My 7-year-old daughter who, as we previously determined, is nothing like me in personality, also looks nothing like me. Which is why I can say, without a trace of self-interest, that she is a beautiful girl. She has luxurious black hair, olive skin, huge chocolate colored eyes, eye lashes that go on forever, and a perennial smile on her face–just like her dad. I constantly tell my daughter that she is beautiful. (My brother has dubbed her Beauteous Maximus, in Latin).
I know many beautiful women. Having worked in soap operas since 1994, I’d wager I know more beautiful woman than most people. Every year, around Daytime Emmys time, I would leave the house feeling I looked my very best. I’d get to the venue and wonder why I bothered; I wasn’t in these people’s league. I wasn’t in their species. And yet, a majority of these stunning creatures all think there is something wrong with them. Usually because of a lifetime of hearing from well-meaning people–more often than not, moms and dads set the stage for what agents and casting director and “fans” finish–about how they could really stand to lose five pounds. Or get a nose job. Or straighten their hair. Or wear more make-up/different clothes/stand up straight/smile.
I also know women who would be considered objectively unattractive in the conventional sense. And yet their self-image is amazing. Because no one ever told them otherwise.
I know pretty girls, non-actors, regular people with many wonderful qualities, who insist they can’t get a boyfriend until their dress size is no longer in the double digits. And I know women who passed double digits in middle school who are happily married and can pass a mirror without wincing. Heck, they can pass a mirror without bothering to look in it.
Sure, beauty is in the eye of the beholder. Except the beholder is usually the person themselves. Everyone else just follows along.
So I tell my daughter that she is beautiful. Because she is.
And I don’t tell her that she is smart. Because she is.
When I’m not surrounded by perfect looking people who don’t seem to realize that about themselves, like soap actors and figure skaters, I write about education–which means I read a lot about education, and I go to a lot of conferences on the subject.
Last fall, I listened to Stanford’s Dr. Carol Dweck talk about the dumbest thing you could say to a smart child. The dumbest thing that you could say to a smart child is that they are smart.
There are many reasons for why that is but, in a nutshell, telling a child that they’re smart makes them think that putting effort into a project will prove they aren’t. Since everything comes easily to smart people. Telling a child they’re smart discourages them from working hard. (More detail here).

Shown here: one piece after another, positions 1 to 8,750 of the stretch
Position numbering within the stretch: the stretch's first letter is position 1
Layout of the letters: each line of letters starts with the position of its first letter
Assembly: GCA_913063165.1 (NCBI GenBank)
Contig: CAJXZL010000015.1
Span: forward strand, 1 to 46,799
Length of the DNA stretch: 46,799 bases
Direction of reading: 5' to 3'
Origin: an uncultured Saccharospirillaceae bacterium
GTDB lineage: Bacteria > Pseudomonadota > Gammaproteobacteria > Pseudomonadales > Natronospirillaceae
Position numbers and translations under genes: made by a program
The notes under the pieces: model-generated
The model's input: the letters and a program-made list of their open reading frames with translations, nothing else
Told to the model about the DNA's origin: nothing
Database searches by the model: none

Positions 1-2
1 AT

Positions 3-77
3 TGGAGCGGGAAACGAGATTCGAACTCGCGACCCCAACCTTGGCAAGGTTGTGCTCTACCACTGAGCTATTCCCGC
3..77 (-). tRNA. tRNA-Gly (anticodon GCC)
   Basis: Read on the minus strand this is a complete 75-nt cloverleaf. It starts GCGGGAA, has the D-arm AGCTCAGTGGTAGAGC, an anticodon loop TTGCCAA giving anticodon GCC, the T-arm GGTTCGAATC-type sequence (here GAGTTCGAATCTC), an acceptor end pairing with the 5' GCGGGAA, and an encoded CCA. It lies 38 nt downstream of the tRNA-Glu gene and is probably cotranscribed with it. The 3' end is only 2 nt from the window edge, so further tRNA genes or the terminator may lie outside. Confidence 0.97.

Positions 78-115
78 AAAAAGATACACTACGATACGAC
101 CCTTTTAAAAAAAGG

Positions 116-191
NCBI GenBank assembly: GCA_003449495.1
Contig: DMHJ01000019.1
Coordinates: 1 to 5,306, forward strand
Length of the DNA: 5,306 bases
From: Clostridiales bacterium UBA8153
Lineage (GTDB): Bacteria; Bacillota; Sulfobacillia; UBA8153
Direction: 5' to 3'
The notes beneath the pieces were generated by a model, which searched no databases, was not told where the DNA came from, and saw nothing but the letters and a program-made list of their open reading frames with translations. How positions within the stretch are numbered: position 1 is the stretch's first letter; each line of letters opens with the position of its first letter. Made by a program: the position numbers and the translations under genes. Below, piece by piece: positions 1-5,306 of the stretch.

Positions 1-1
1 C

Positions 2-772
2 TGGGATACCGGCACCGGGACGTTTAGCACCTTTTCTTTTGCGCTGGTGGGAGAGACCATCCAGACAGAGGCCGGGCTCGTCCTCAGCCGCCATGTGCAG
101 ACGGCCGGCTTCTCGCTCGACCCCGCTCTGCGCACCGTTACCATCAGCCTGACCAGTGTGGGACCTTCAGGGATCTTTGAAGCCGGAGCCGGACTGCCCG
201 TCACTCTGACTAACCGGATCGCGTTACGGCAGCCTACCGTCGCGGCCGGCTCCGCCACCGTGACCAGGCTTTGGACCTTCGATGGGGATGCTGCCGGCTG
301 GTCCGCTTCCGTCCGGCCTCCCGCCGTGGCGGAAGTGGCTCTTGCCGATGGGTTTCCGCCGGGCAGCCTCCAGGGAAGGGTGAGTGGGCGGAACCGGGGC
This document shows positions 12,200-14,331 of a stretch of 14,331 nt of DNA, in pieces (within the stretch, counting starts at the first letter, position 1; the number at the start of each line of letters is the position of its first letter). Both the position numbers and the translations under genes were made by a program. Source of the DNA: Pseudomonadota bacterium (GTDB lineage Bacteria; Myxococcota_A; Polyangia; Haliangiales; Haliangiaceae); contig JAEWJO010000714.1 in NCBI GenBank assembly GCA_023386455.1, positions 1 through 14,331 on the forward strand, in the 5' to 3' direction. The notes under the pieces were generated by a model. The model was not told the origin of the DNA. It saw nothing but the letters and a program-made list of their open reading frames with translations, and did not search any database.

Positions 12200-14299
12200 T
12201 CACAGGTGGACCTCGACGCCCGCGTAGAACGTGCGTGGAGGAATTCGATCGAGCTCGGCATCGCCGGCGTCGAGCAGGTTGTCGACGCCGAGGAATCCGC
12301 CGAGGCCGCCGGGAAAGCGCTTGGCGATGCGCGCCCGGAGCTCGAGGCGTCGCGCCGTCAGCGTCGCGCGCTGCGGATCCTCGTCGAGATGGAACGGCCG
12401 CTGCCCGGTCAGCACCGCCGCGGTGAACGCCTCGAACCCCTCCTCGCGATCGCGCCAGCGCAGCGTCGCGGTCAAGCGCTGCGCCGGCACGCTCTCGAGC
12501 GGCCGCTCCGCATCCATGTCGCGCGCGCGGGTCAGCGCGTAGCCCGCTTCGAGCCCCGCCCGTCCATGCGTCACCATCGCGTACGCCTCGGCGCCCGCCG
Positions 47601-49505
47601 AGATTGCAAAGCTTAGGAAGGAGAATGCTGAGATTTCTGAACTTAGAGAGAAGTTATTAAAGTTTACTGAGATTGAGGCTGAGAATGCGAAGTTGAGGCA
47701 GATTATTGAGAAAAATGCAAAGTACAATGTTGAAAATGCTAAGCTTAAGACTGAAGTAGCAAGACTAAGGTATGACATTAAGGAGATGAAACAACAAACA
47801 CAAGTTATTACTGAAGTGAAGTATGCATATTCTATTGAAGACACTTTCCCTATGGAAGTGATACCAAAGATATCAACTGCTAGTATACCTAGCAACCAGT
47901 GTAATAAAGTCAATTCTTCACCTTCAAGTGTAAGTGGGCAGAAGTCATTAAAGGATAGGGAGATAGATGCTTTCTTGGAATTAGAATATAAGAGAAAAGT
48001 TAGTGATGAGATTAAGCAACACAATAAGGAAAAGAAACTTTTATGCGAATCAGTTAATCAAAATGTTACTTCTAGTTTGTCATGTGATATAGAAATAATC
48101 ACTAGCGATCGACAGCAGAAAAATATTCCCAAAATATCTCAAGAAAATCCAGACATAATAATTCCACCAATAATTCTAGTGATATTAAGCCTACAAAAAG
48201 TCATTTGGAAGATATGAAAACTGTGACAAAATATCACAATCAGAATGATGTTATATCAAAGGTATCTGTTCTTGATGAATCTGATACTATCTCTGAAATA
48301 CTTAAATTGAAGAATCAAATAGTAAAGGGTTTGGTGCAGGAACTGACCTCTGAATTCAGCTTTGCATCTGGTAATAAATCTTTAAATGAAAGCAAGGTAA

That’s the last thing I want. I’ve written before about how I encourage all three of my kids to fail so that they can learn not to be afraid of it and, most importantly, so they can learn how to–in the words of Fred Astaire–pick themselves up, dust themselves off, and start all over again.
No one is allowed to be a quitter at our house and no one–but no one–is allowed to believe themselves too good or too “smart” for hard work. One of the side effects of working in the field of gifted education is how many people will sincerely explain to you that their child’s “underperformance” in school is, in fact, a sign of their brilliance, since they can’t be expected to lower themselves to performing the same tasks as the regular children. Those tasks aren’t interesting or engaging, so why should they do them?
More than actual intelligence, the trait that’s been shown to most strongly correlate with not just success in life, but overall survival (you’ve perhaps read my issues with survival?) is grit, defined as “setting a specific long-term goal and doing whatever it takes until the goal has been reached.” Yes, even if parts of it are uninteresting or un-engaging.
If I give my children nothing else, I want–no, need–to give them grit.
So that’s why I don’t tell my daughter that she is smart. Because I want her to constantly be trying to improve herself in that regard. (I never understood the concept of telling kids–or anyone–that they’re perfect just the way they are. What motivation do they have then, to work on getting better?) I want her to fail and to persevere and to develop a thick skin and to know that, no matter what the obstacle, she can get over it. Because she’s had plenty of practice.
And that’s why I tell her that she is beautiful. Because I want her to take it for granted, and focus on the truly important things in life, instead.